What is an anchor in mindfulness?

At the beginning of meditation practice, we give our minds an anchor. The mind needs an anchor, otherwise, it will engage in the narratives and thought-loops that come up.If you imagine the mind as a small bird who is flying around the garden, the branch is the anchor for the bird. It gives us steadiness in our practice.

This anchor takes the form of a neutral point of reference, usually the breath. And we return to this anchor when the mind wanders. And it is important to remember that it is natural for the mind to wander. That is what minds do.

But the breath might not be suitable for everyone, it might trigger anxiety or tension. It might hold trauma. So focusing on the breath as an anchor point might be damaging.

Finding an alternative anchor

The anchor is what stabilises the mind during the meditation practice and at the same time, offers you a sense of ease in the moment.

Instead of the breath, here are some alternatives:

Using the Body

When using the body as an anchor, your focus goes to the sensations of the parts of your body against the chair, the feet on the floor, noticing how they come into contact with the ground. You might like to choose an area of the body, like your heart, to rest awareness on. And when the mind wanders, gently bring it back to the sensation of the points of contact, the heart centre, or the body as a whole.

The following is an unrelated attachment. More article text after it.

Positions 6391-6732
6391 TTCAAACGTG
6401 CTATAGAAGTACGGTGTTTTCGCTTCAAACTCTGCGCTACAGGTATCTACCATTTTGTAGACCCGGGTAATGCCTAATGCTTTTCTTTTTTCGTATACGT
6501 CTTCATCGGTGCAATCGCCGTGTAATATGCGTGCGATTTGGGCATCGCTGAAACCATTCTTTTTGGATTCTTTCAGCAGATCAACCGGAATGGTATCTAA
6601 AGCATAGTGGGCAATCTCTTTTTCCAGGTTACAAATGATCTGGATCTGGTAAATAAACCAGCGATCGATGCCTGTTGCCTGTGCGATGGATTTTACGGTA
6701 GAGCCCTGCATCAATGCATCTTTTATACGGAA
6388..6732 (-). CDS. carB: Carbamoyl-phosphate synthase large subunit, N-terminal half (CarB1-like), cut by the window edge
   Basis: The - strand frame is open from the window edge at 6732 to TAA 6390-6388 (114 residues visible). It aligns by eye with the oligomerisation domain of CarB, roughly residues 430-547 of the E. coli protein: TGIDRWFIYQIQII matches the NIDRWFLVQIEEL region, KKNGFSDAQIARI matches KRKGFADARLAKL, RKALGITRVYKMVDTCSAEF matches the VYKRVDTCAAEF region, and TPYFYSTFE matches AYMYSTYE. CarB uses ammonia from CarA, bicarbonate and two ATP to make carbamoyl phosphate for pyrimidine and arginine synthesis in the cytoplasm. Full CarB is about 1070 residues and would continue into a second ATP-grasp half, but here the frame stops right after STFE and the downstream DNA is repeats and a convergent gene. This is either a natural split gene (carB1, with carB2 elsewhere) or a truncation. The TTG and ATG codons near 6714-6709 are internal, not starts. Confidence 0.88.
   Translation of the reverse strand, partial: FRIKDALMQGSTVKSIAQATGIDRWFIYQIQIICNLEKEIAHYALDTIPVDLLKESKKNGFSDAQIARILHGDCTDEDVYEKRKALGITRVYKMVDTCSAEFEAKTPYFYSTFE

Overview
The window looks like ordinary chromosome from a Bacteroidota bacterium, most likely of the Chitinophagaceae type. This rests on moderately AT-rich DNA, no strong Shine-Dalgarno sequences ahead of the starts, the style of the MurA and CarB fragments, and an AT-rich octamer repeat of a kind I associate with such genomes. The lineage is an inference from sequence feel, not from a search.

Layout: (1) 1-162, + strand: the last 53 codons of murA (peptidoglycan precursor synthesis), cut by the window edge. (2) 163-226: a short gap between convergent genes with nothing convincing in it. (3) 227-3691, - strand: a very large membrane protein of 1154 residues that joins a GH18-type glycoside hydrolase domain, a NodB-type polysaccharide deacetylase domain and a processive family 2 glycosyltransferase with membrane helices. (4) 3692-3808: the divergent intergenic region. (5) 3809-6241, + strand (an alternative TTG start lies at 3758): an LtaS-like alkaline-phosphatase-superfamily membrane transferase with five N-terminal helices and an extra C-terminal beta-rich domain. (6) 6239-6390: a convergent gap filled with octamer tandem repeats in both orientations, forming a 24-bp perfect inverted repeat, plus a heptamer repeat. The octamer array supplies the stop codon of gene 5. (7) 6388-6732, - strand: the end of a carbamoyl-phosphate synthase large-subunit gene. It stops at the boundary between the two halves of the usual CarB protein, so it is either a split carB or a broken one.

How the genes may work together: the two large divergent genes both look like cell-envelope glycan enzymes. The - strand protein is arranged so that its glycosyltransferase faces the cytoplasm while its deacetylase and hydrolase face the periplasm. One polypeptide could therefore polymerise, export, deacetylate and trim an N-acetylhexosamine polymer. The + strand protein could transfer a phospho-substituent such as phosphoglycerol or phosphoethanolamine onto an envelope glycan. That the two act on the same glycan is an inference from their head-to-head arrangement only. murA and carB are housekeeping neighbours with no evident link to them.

Use Sounds

Another useful anchor is to tune into the sounds of your environment. This is particularly good if you find the sounds aggravating. You need to find a nearly constant sound, like a fan whirring, the ticking of a clock, a sound your home makes. If you meditate outside, tuning into the presence of sounds can be an anchor.

A Mantra

In Loving-Kindness meditation, an often repeated phrase is May I be Happy, May I be Healthy, May I be Free from pain and suffering.A mantra can be a phrase like this, it can be a sound, like Aum. Choose one that is easy to remember, easy to repeat, and helps you concentrate.

What works best today, might change tomorrow

Approach practice with curiosity and gentleness.No one anchor is better than the other, they are all there to do the same job – anchor you into the present moment. Try them out with self-agency. It doesn’t matter which anchor you use, what matters is finding what works best for you to stabilise your mind when you practice.

Our minds will wander, that is what they do. The anchor is here to guide us back, over and over. And every time you notice that your mind has wandered is a moment of mindfulness.

Reference:

David A. Treleaven, Trauma-Sensitive Mindfulness: Practices for Safe and Transformative Healing

Photo by Rod Long on Unsplash

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